Recently, I have been speaking at corporations and parent groups about the four types of net-gen kids they might encounter in the workplace. Since, the presentation has been so well received and powerful, I realized that modern parenting is affecting how kids perform and act in the workplace as well as in High School and at home.
Which type of kid have you seen? Which type of kid do you have? (see links for my more detailed articles on these categories)
Teacup parenting has produced teacup kids. These are kids who are extremely fragile and nuanced to their own discomforts or problems. They have an extremely difficult time handling criticism or rejection and tend to fear anything that they might not succeed in. When they get to jobs, college or difficult high school classes they tend to breakdown or need a huge amount of outside support.
This is me. These kids were heavily overloaded starting from a very young age. Dance class, violin class, band, volleyball, SAT’s you name it they were doing it. They worked so hard from so young, they never really had time to play and as they get older they become more and more burnt-out. They tend to pick jobs and careers that sound/pay great, but have no idea what their true passions are and are exhausted when they finally get to college, then to a job, then finally to retirement.
My new category. These are kids who assume ‘it will all work out fine’ and they do not need to put in any work to get anything back. They do the least amount of work/homework/energy possible and shirk all kinds of discomfort or responsibility by going into their shells. They tend to be lazy, apathetic and passionless…unless of course it is their video game.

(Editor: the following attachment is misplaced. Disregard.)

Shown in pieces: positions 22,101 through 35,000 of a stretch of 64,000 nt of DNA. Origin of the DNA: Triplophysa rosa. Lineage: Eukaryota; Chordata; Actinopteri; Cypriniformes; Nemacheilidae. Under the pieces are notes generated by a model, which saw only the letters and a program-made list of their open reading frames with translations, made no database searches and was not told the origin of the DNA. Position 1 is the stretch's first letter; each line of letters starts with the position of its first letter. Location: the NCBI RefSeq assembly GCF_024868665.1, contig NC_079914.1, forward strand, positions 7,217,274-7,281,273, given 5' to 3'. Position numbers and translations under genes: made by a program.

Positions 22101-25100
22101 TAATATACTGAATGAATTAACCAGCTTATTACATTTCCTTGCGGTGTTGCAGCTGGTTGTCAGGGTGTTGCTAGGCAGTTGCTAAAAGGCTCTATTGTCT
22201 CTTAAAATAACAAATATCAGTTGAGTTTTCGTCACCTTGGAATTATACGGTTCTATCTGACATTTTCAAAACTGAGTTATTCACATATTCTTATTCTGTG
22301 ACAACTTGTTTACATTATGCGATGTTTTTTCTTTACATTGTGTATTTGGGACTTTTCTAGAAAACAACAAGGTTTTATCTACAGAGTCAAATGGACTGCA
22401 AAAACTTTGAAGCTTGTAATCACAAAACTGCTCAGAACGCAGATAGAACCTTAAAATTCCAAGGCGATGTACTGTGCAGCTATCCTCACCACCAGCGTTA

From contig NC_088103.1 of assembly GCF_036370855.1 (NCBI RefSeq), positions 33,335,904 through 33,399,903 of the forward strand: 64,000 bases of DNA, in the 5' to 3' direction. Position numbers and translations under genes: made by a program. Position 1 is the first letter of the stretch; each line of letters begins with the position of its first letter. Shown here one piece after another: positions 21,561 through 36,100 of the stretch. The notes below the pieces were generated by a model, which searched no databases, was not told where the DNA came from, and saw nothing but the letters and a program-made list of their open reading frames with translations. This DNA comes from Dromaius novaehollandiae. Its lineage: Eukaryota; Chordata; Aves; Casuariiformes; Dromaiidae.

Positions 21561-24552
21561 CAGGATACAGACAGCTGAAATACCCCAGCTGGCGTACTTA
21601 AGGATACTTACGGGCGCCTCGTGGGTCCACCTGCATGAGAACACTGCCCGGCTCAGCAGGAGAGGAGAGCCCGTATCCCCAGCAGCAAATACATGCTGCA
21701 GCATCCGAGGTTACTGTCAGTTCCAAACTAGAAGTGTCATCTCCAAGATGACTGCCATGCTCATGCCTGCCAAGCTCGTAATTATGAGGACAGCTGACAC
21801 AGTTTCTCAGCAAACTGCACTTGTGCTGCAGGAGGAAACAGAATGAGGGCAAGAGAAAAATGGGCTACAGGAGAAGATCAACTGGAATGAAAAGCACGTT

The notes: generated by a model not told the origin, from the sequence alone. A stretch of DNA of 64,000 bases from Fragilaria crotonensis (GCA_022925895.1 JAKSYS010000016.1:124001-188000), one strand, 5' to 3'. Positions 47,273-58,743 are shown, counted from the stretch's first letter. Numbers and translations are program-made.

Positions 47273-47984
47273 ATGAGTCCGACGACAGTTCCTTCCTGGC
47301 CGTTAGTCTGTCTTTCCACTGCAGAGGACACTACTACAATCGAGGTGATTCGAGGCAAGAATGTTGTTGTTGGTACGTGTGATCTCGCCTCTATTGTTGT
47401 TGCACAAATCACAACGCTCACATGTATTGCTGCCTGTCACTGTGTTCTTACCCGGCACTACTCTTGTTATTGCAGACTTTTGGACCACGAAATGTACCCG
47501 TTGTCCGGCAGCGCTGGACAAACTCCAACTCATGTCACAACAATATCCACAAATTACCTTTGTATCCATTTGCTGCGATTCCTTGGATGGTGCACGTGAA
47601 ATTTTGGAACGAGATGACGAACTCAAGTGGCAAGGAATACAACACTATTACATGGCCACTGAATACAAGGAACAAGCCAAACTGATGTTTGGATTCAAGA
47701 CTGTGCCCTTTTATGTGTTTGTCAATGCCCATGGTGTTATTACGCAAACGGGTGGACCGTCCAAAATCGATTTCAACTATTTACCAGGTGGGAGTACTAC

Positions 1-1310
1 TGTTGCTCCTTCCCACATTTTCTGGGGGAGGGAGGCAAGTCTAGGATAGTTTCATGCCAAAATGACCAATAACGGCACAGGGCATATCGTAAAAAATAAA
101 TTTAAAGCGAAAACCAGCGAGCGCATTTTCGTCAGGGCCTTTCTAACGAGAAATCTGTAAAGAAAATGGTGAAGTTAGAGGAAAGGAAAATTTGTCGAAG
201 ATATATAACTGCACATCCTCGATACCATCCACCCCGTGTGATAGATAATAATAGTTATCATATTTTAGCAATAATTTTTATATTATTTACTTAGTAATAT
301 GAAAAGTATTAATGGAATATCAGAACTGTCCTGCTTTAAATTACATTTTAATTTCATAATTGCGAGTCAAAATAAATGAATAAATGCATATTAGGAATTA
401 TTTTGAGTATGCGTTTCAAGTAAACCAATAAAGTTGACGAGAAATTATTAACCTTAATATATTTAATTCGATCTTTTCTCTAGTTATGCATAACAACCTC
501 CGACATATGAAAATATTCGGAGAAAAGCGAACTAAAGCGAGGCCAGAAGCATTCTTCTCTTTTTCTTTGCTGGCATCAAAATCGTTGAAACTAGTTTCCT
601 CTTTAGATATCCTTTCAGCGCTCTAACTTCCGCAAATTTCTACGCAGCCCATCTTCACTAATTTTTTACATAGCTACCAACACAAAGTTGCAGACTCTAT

Everyone knows a gen y tyrant. Parents have been telling them they are special, special, special and their poo smells like roses. They want the best, and they are going to get it. They tend to be very aggressive and assume that they are the center of attention and everyone’s mental activity. They are willing to work a little, but better see big rewards and be congratulated on their hard work.
Of course, you can be a combination of one or two and some kids only have vague symptoms of one category, but are mostly fine (amazing!). When I speak to parents and kids I bring up these categories and am always surprised to see people raise their hands (especially teens) and say “I just realized, I am a ____” and that is where the healing begins.
Stay tuned to my blog for more to come on how to avoid encouraging these behaviors and how to leverage a teacup vs toasties assets. If you are interested in participating with me on this research or having me speak to your company/group/school about these topics and how to fix them please see onteenstoday.com/speaker.